“# which makes the models zero as all are nullified.”
]
},
{
“cell_type”: “markdown”,
“metadata”: {},
“source”: [
“Now you can already to build your own knowledge base, and do reasoning/inferencing with it. For example, check satisfiability of one of the questions of the working group automatically. \n”
]
},
{
“cell_type”: “markdown”,
“metadata”: {},
“source”: [
“### Task 3:\n”,
“Let KB be the knowledge base introduced in Exercise 7 of the Worksheet on Logical Agents: KB=\n”,
“> (P v Q) ^ (Q -> R) ^ (R -> -P)
\n”,
“> -(P <-> – Q)\n”,
“\n”,
“Write a new version of the script above to prove or disprove whether KB is satisfiable or not. You can put both the knowledge base construction (you will have to translate the axioms into CNF by hand before adding them to the KB), the printing of the model and the satisfiability check in the next cell. \n”
]
},
{
“cell_type”: “markdown”,
“metadata”: {},
“source”: [
“PVQ, -QVR, -RV-P, -QVP, Qv-Q, -PVP, -PV-Q”
]
},
{
“cell_type”: “code”,
“execution_count”: 7,
“metadata”: {},
“outputs”: [
{
“name”: “stdout”,
“output_type”: “stream”,
“text”: [
“{P: False, Q: True, R: True}\n”,
“{P: True, Q: False, R: False}\n”,
“True\n”
]
}
],
“source”: [
“#Put your answers here\n”,
“# Define our symbols\n”,
“P = Boolean(‘P’)\n”,
“Q = Boolean(‘Q’)\n”,
“R = Boolean(‘R’)\n”,
“\n”,
“# Create a new knowledge base\n”,
“kb = KB()\n”,
“\n”,
“# Add clause\n”,
“kb.add_clause(P, Q)\n”,
“kb.add_clause(~Q, R)\n”,
“kb.add_clause(~R, ~P)\n”,
“kb.add_clause(~P, ~Q)\n”,
“kb.add_clause(Q, P)\n”,
“\n”,
“for model in kb.models():\n”,
” print(model)\n”,
“\n”,
“print(kb.satisfiable())”
]
},
{
“cell_type”: “markdown”,
“metadata”: {},
“source”: [
“### Task 4: \n”,
“Exercise 9 of this week’s work session on logical agents contained the following knowledge base KB:\n”,
“\n”,
“>-A -> B
\n”,
“> B -> A
\n”,
“> A -> (C ^ D)\n”,
“\n”,
“Convert it to clause normal form, and write a script that creates this knowledge base as you did before. There are different subtasks: \n”,
“1) Print out its models and report them.
\n”,
“2) As seen in the exercise, the knowledge base entails A ^ C ^ D. Explain in your own words what this says about the possible models for the knowledge base?\n”,
“\n”
]
},
{
“cell_type”: “markdown”,
“metadata”: {},
“source”: [
“AVB,-BVA,-AVC,-AVD, A,C,D”
]
},
{
“cell_type”: “code”,
“execution_count”: 8,
“metadata”: {},
“outputs”: [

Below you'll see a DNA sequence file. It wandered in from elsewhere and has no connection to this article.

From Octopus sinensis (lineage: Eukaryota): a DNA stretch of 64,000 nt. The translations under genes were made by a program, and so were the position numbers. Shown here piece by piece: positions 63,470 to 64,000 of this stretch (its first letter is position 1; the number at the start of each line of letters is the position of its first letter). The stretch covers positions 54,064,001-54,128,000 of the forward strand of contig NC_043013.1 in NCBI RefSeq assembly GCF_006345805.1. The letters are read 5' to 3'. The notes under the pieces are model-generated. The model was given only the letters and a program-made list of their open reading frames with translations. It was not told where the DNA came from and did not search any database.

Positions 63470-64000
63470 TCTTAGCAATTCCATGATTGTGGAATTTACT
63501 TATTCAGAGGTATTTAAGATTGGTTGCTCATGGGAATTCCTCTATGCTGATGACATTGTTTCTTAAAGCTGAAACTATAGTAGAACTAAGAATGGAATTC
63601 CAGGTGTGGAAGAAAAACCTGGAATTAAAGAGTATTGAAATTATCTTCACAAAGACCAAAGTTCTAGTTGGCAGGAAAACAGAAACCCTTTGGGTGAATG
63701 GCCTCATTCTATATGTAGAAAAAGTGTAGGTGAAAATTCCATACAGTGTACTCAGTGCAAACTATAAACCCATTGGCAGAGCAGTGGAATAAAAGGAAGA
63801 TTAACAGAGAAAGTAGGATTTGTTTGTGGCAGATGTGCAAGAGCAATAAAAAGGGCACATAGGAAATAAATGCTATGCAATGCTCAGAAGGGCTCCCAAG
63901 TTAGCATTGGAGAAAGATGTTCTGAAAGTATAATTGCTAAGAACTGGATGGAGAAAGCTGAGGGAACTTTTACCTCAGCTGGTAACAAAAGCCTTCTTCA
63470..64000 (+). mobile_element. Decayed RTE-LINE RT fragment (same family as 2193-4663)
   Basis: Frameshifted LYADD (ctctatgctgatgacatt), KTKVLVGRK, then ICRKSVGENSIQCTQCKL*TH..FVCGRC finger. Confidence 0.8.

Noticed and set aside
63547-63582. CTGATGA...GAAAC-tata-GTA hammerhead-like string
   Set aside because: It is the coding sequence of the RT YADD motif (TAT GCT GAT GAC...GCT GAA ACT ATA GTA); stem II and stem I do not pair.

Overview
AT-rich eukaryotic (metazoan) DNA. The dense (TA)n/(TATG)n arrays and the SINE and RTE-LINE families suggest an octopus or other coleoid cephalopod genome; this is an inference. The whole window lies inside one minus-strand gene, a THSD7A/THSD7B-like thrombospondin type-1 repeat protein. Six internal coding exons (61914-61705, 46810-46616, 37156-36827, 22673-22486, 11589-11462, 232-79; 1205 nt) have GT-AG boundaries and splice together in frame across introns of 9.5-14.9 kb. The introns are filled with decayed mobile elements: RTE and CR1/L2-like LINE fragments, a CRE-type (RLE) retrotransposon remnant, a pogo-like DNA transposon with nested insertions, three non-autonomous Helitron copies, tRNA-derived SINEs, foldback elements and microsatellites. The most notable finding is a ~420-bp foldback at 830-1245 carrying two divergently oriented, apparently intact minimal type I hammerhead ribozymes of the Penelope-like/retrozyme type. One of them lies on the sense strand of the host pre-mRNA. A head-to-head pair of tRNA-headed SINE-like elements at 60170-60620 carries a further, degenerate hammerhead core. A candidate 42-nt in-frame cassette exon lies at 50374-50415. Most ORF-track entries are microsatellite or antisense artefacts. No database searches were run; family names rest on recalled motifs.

{
“name”: “stdout”,
“output_type”: “stream”,
“text”: [
“{A: True, D: True, C: True, B: False}\n”,
“{A: True, D: True, C: True, B: True}\n”,
“True\n”
]
}
],
“source”: [
“# Define our symbols\n”,
“A = Boolean(‘A’)\n”,
“B = Boolean(‘B’)\n”,
“C = Boolean(‘C’)\n”,
“D = Boolean(‘D’)\n”,
“\n”,
“# Create a new knowledge base\n”,
“kb = KB()\n”,
“\n”,
“kb.add_clause(A, B)\n”,
“kb.add_clause(~B, A)\n”,
“kb.add_clause(~A, C)\n”,
“kb.add_clause(~A, D)\n”,
“\n”,
“# Add clause\n”,
“for model in kb.models():\n”,
” print(model)\n”,
“\n”,
“print(kb.satisfiable())\n”,
“#Models for knowledge base\n”,
“# {A: True, D: True, C: True, B: False}\n”,
“# {A: True, D: True, C: True, B: True}\n”,
“# we focus on models that evaluate KB to true, it is irrelevent to evaluate models that make KB false.”
]
},
{
“cell_type”: “markdown”,
“metadata”: {},
“source”: [
“In the previous question, you have shown that A ^ C ^ D is entailed by KB semantically (following the definition of entailment), where you used the prover to give you all the models. Now let us see whether you can actually prove entailment using the SAT solver directly.\n”,
“\n”,
“### Task 5: \n”,
“Show entailment of A ^ C ^ D by a proof by refutation. Write the script like above with the knowledge base your create in the following executable cell, including the control statements. \n”
]
},
{
“cell_type”: “code”,
“execution_count”: 9,
“metadata”: {},
“outputs”: [
{
“name”: “stdout”,
“output_type”: “stream”,
“text”: [
“{A: False, D: False, C: False, B: False}\n”,
“{A: False, D: False, C: False, B: True}\n”,
“True\n”
]
}
],
“source”: [
“# Define our symbols\n”,
“A = Boolean(‘A’)\n”,
“B = Boolean(‘B’)\n”,
“C = Boolean(‘C’)\n”,
“D = Boolean(‘D’)\n”,
“\n”,
“# Create a new knowledge base\n”,
“kb = KB()\n”,
“\n”,
“# Add clause\n”,
“kb.add_clause(~A, ~B)\n”,
“kb.add_clause(B, ~A)\n”,
“kb.add_clause(A, ~C)\n”,
“kb.add_clause(A, ~D)\n”,
“\n”,
“for model in kb.models():\n”,
” print(model)\n”,
“\n”,
“print(kb.satisfiable())\n”
]
},
{
“cell_type”: “markdown”,
“metadata”: {},
“source”: [
“Explain in your own words what you have done, and what you can conclude from the output of your script for Task 5.”
]
},
{
“cell_type”: “code”,
“execution_count”: 10,
“metadata”: {},
“outputs”: [],
“source”: [
“# we select two clauses that have conflict and then combine them and we cancel out the terms in them that are in conflict\n”,
“Report2=\”\”\”{A: False, D: False, C: False, B: False}\n”,
“{A: False, D: False, C: False, B: True}\n”,
“True\n”,
“\”\”\””
]
},
{
“cell_type”: “markdown”,
“metadata”: {},
“source”: [
“# Playing Schnapsen with a Knowledge Graph\n”,
“\n”,
“As demonstrated during the lecture, we can model Schnapsen also as a basic knowledge graph using RDF and RDF-S.\n”,
“In the following tasks, we will built a small knowledge graph which models a Schnapsen game using the two Python libraries rdflib and owl-rl.”
]
},
{
“cell_type”: “markdown”,
“metadata”: {},
“source”: [
“First, you need to install the two Python libraries.”
]
},
{
“cell_type”: “code”,
“execution_count”: 11,
“metadata”: {},
“outputs”: [
{
“name”: “stdout”,
“output_type”: “stream”,
“text”: [
“Requirement already satisfied: rdflib in c:\users\indekaur\appdata\local\programs\python\python310\lib\site-packages (6.0.2)\n”,